June 2, 2008 – Monday’s Memorial Day celebration reminded us of the supreme sacrifice of this country’s fallen heroes killed in war. It is because of them that we are insured our many freedoms and our way of life.
Given the nature of the holiday and what it symbolizes, one would think that those who provide medical care for surviving veterans would treat them with the dignity and respect they deserve.
Unfortunately, there are those who choose to ignore the military service offered by millions and decide that their sacrifice is of little consequence and can be overlooked. These misguided individuals make decisions that do not reflect the national conscience of caring for the nation’s veterans and negatively impact the veterans’ ability to maintain a healthy lifestyle, both mentally and physically.
It was recently reported that Norma Perez, a physician and team leader in charge of the post-traumatic stress disorder (PTSD) program at the Olin E. Teague Veterans Center in Temple, has done unbelievable damage to that program and the many area veterans who have sought help there.
In a March 20 e-mail, Perez told her staff members, mental health specialists and counselors, to stop diagnosing PTSD because so many veterans were seeking government disability payments for the condition. Her e-mail states, “Given that we are having more and more compensation-seeking veterans, I’d like to suggest that you refrain from giving a diagnosis of PTSD straight out.” Perez suggested diagnosing the veteran with an “adjustment disorder,” which is a less severe reaction to PTSD and would result in a lesser disability benefit payment to the veteran.
Only one part of Perez’s e-mail was truthful. Since the beginning of the war in Iraq there has been a significant increase in applications for disability benefits regarding PTSD.
According to independent veterans organizations that have tracked the increasing activity in PTSD applications by Vietnam veterans, there is solid evidence that the numbers have increased dramatically. In 1997 there were approximately 90,000 veterans with PTSD in VA mental health programs. By 2005, there were close to 200,000 and the numbers were growing.
There are several reasons for this spike in activity. First, the war in Iraq resurrects memories that have been dormant for decades. As a result, many Vietnam veterans refrain from watching the nightly news showing service men and women in the midst of battle because that activity alone, even though on television, stirs up recurring fears and anxiety.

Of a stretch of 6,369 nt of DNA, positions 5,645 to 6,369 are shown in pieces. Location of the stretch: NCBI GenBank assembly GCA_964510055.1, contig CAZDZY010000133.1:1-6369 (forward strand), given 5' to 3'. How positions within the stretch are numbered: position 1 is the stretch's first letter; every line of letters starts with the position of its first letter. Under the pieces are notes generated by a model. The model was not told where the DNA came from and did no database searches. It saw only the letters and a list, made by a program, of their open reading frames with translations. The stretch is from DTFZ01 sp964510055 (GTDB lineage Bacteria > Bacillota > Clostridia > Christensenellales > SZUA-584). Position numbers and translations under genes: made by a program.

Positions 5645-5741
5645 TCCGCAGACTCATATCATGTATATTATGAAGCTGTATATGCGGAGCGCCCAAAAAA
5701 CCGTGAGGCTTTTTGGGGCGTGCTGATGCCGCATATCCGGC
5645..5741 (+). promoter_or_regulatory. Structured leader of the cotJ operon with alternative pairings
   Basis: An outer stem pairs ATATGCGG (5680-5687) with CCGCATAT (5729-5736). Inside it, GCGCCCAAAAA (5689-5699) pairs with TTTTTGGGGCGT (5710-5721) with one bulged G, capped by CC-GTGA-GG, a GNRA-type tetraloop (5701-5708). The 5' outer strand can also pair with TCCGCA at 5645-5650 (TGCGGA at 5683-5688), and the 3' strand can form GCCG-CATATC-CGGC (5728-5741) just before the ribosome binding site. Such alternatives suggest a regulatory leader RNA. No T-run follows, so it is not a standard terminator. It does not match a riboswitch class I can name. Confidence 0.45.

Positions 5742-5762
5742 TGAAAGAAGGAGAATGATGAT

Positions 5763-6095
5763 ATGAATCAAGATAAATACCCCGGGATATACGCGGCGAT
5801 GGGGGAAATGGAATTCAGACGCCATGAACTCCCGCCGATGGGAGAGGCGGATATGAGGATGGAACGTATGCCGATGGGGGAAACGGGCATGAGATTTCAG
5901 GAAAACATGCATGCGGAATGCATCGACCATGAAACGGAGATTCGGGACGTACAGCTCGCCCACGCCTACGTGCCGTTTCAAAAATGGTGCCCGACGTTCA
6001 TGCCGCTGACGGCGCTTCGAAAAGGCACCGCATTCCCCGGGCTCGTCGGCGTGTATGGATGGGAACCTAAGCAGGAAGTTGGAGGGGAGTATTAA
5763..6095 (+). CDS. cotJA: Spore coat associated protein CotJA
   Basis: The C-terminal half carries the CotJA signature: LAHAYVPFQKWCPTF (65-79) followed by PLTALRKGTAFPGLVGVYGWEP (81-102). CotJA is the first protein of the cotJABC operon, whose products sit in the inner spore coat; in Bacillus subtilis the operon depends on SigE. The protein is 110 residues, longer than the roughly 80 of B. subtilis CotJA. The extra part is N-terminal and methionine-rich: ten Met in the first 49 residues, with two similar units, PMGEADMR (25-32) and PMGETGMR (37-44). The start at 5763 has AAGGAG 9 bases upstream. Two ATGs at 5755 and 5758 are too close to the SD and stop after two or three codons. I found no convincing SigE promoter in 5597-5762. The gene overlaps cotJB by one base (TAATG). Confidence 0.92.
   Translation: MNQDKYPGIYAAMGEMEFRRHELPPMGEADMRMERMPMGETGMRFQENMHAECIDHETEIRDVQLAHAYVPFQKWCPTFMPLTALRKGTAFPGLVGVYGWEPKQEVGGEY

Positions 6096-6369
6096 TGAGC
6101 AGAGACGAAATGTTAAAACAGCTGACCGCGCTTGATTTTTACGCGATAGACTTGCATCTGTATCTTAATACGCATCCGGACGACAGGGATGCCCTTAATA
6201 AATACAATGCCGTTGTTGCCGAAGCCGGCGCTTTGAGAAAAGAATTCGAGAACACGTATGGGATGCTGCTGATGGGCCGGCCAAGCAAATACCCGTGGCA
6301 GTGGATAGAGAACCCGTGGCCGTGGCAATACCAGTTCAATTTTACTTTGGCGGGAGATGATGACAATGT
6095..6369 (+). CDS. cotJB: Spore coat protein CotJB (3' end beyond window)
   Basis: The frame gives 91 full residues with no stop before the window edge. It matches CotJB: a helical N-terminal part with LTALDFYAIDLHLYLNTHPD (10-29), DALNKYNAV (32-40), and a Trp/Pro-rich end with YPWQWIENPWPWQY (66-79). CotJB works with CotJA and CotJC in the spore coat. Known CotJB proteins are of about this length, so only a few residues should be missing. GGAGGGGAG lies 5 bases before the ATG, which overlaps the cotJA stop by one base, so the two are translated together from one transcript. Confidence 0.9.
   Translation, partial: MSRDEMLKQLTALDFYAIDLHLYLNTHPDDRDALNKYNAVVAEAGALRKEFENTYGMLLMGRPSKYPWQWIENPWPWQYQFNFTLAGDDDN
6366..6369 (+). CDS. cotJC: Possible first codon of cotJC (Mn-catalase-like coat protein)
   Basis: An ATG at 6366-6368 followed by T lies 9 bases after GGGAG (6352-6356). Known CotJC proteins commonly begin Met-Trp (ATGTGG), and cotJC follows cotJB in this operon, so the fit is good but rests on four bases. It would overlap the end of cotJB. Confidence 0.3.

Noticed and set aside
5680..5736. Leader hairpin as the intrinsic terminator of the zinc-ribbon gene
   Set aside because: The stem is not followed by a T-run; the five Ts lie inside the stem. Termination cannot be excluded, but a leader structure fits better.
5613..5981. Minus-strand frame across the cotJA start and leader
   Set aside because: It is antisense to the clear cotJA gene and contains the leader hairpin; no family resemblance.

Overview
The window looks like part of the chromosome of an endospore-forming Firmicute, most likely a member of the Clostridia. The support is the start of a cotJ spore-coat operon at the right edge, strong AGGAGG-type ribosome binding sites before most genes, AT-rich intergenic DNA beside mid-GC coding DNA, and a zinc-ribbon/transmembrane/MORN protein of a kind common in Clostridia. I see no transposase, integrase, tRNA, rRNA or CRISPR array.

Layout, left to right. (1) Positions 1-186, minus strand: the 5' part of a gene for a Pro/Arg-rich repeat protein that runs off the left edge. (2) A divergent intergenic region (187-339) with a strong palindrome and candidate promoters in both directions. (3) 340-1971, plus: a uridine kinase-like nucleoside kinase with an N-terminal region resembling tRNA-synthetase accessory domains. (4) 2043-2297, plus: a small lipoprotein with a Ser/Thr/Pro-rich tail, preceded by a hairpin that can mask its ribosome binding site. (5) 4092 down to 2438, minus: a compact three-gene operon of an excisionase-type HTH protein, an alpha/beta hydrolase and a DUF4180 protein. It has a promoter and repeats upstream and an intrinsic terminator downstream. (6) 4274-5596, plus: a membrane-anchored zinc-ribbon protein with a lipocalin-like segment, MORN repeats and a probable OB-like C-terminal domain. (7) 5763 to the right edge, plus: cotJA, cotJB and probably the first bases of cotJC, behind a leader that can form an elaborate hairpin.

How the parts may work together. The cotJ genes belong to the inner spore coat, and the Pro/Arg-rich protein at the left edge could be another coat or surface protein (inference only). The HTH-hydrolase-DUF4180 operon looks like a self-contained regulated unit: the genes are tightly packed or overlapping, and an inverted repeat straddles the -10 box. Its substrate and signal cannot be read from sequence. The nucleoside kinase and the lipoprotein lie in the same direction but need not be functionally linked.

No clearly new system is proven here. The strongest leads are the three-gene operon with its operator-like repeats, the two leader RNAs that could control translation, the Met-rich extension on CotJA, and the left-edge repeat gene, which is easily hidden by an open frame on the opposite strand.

Another significant factor causing that increase is due to Vietnam veterans coming into an age where there is more time available to think and remember days gone by. Vietnam vets have now raised their children, are on their own or living far from their families with no one to talk to. The days of scurrying around to PTO meetings, baseball practice, band practice, helping with homework and spending time with their children is gone forever. The Vietnam vet is thus having to cope with more free time, allowing long suppressed thoughts and images of what was done and endured during that period of their lives to come roaring back causing pain and suffering.
PTSD is an invisible condition known only to those who must deal with it. Those who suffer from this disorder may experience debilitating insomnia, anxiety, extreme reactions to loud sounds, flashbacks, wild and tortuous dreams of past combat experiences, problems concentrating, forgetfulness and impatience with others, alcohol and drug dependencies. And those are the less terrifying symptoms. Vets with PTSD have been known to act out previous combat situations and commit horrible, violent crimes against their families and others. Many commit suicide.
I called U.S. Representative John Carter to voice my concern and outrage about Perez’s e-mail. I provided my name, address and several phone numbers. Carter has not returned the call.
When questioned about this incident, Veterans Affairs Secretary James Peake said Perez’s e-mail was “inappropriate” and did not reflect the concern and level of medical attention given veterans. He added that Perez had been “counseled” but that she remains in her job. There is no indication of further investigation into the matter by VA.
However, Democratic presidential candidate Barack Obama fired off a strong letter to Secretary James Peake requesting an explanation of Perez’s e-mail and requesting an investigation into whether Perez’s e-mail is or has been VA policy.
Perez’s order to subordinates is unconscionable, mean-spirited and reflects badly on her views of those who served in the military. Remorse, an apology and counseling is not enough. Perez must go and should have her medical license revoked!
The families of our fallen veterans must never forget our gratitude for their sacrifice. They are our heroes as well.
As for Perez, I offer her a poppy, a symbol of the sacrifice celebrated on Memorial Day, as a grim reminder of how shallow and intolerant her understanding is of those who have served this country.